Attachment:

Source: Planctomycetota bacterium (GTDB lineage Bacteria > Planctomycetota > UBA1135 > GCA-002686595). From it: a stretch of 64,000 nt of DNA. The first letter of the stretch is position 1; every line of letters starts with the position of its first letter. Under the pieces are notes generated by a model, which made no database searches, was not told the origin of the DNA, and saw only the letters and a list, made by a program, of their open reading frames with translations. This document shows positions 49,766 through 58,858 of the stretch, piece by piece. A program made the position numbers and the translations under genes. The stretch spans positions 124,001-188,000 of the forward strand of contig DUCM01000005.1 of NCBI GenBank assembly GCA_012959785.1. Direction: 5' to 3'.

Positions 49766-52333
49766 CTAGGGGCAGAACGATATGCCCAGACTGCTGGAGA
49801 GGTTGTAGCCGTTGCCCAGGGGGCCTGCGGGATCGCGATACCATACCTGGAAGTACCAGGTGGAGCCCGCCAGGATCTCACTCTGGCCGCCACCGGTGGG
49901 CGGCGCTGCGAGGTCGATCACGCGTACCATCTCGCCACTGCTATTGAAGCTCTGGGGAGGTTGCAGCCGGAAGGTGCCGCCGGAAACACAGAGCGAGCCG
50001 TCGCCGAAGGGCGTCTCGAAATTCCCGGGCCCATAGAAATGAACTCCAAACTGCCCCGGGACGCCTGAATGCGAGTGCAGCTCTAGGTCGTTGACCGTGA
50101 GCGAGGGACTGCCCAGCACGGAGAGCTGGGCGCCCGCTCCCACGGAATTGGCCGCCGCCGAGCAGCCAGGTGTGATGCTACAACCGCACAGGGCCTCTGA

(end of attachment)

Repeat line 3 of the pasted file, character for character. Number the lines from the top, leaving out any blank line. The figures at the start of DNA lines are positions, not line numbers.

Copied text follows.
49766 CTAGGGGCAGAACGATATGCCCAGACTGCTGGAGA